This is fast becoming an even easier process with stonemasons from around the world able to find work through websites and Facebook pages like ‘Friends who like New Zealand Stonemasons Association'.
The Christchurch earthquakes damaged a large number of historic buildings around the Canterbury region. The Timeball Station in Lyttleton, built in 1876, is one such building that was severely damaged. Heritage New Zealand decided to restore parts of the station due to its historical significance, including the Timeball Tower. Damien Barthel and his company, Bosworth & Barthel Stone Restoration Ltd, won the contract for the restoration job.
The work required in the restoration of the Timeball Tower meant Damien needed to hire a banker mason. Having trained in France, Damien was able to talk to his contacts there who put him in touch with Marina Toullec, a banker mason from France who was already planning a trip to New Zealand. Damien says, “It made sense for her to extend her stay so she could work on the exciting restoration.”
Marina feelt privileged to work on the Timeball Station. She says, “I’m interested in construction, to see how the Timeball Station grew step-by-step. When you travel around Christchurch you see some great buildings. It is different to Europe, but you have good buildings here. I’m still learning and I have never had a job like this so, it is very interesting to me.”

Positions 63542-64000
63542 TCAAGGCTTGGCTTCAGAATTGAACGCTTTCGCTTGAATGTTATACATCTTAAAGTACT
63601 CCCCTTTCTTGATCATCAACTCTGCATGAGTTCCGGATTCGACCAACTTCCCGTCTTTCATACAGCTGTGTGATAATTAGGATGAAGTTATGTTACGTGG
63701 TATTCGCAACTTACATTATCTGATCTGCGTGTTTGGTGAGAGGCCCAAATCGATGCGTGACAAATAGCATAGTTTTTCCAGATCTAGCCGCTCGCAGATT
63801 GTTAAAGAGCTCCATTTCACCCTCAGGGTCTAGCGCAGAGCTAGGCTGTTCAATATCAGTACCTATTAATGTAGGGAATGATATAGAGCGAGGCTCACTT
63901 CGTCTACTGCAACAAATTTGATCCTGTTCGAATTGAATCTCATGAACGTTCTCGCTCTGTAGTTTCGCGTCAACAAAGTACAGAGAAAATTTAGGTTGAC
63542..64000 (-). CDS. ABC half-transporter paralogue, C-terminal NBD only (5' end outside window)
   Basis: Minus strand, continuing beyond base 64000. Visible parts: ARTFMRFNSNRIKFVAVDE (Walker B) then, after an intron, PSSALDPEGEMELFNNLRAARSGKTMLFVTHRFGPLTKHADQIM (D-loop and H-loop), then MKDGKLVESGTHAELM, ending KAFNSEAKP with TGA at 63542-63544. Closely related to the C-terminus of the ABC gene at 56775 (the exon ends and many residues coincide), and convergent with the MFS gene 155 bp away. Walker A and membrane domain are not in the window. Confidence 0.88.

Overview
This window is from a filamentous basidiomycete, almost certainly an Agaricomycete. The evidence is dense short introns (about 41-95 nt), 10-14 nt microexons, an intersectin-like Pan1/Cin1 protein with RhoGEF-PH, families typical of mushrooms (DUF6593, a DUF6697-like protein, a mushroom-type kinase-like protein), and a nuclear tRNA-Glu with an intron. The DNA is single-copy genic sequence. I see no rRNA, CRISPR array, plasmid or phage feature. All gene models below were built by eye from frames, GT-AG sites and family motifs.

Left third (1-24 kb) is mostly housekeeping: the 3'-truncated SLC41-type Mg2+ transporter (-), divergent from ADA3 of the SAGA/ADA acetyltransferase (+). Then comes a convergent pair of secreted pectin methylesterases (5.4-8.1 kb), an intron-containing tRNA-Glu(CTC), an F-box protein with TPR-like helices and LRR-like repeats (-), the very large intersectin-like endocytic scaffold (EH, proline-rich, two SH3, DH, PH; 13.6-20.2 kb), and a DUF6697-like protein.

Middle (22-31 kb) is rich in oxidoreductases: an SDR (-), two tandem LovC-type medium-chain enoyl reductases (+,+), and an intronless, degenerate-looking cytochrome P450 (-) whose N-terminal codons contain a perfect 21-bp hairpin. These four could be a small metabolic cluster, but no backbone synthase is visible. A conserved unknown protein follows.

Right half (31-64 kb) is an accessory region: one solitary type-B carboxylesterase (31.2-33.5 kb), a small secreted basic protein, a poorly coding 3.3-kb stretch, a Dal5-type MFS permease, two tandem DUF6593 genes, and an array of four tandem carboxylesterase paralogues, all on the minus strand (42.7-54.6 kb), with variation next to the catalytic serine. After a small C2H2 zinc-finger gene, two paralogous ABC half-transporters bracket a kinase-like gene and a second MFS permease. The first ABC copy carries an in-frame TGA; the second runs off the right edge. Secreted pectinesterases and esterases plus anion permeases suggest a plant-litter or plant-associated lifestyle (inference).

Neither France nor New Zealand have many female stonemasons but once Marina discovered stonemasonry she knew it was for her. She says, “Initially I wanted to be an architect but I went to a school open day and saw the programme and found it didn’t interest me at all. I wanted to do something with my hands, to see what I create. I looked on the internet to find something else and I found stonemasonry so I tried it and I was happy with it.
“I’m really lucky with this career, I get everything I need to achieve. We are workmates, male or female it does not matter. I don’t think the physical work is a problem, you also have machines and technology to help now.”
Damien was not concerned about employing a woman and Marina has well and truly proven her worth, he says, “Everyone here is really impressed with her [Marina].”
The Paintercraft Trust gives newly qualified apprentice painters an insight into running their own business.
Earlier this year we asked Carlos of Laminex New Zealand, 2020 Design software consultant some questions - Do you think the customer/designer relationship is changing? If so how? What should a designer consider to keep up with this change?